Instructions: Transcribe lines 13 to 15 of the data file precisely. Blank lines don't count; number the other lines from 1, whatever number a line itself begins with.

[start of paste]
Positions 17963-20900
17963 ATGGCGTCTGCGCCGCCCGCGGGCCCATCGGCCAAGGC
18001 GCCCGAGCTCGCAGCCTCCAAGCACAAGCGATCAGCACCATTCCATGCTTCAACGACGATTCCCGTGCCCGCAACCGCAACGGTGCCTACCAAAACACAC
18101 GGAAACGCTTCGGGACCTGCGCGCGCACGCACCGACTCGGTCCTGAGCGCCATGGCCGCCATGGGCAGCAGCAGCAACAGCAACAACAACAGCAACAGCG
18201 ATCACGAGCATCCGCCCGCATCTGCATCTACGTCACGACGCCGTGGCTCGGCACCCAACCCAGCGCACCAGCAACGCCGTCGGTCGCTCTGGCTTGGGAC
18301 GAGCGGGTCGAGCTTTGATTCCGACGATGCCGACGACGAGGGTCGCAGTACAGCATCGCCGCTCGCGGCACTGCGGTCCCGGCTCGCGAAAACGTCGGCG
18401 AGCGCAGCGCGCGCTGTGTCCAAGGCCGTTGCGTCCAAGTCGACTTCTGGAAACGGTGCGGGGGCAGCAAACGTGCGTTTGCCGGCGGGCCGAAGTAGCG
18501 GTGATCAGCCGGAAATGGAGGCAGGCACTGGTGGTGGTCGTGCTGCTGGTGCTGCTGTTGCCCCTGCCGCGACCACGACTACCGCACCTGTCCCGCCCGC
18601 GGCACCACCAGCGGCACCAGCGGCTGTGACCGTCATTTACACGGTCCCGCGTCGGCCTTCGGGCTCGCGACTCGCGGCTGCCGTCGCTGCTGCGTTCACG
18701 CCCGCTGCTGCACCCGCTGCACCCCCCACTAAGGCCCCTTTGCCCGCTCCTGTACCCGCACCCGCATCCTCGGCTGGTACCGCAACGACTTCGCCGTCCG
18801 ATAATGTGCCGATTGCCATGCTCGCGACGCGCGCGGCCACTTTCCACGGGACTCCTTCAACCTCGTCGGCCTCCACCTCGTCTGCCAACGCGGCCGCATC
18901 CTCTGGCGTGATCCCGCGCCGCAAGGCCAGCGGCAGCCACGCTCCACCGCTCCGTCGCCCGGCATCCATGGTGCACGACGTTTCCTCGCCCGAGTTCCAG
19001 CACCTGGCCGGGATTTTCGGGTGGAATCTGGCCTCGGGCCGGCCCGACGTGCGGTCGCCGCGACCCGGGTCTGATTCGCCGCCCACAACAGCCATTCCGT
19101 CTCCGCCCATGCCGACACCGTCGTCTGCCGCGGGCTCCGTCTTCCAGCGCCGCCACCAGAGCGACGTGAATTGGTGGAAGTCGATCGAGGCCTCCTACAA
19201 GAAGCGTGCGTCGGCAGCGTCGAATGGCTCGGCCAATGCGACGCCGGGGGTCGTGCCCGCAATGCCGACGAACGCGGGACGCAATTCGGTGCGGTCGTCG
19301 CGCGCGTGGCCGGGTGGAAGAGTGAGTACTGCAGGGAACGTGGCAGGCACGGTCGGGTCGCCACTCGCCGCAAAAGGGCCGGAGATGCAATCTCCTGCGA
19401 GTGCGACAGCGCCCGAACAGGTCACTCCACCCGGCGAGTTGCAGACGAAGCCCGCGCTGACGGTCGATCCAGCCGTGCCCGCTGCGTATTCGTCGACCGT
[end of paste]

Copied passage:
19001 CACCTGGCCGGGATTTTCGGGTGGAATCTGGCCTCGGGCCGGCCCGACGTGCGGTCGCCGCGACCCGGGTCTGATTCGCCGCCCACAACAGCCATTCCGT
19101 CTCCGCCCATGCCGACACCGTCGTCTGCCGCGGGCTCCGTCTTCCAGCGCCGCCACCAGAGCGACGTGAATTGGTGGAAGTCGATCGAGGCCTCCTACAA
19201 GAAGCGTGCGTCGGCAGCGTCGAATGGCTCGGCCAATGCGACGCCGGGGGTCGTGCCCGCAATGCCGACGAACGCGGGACGCAATTCGGTGCGGTCGTCG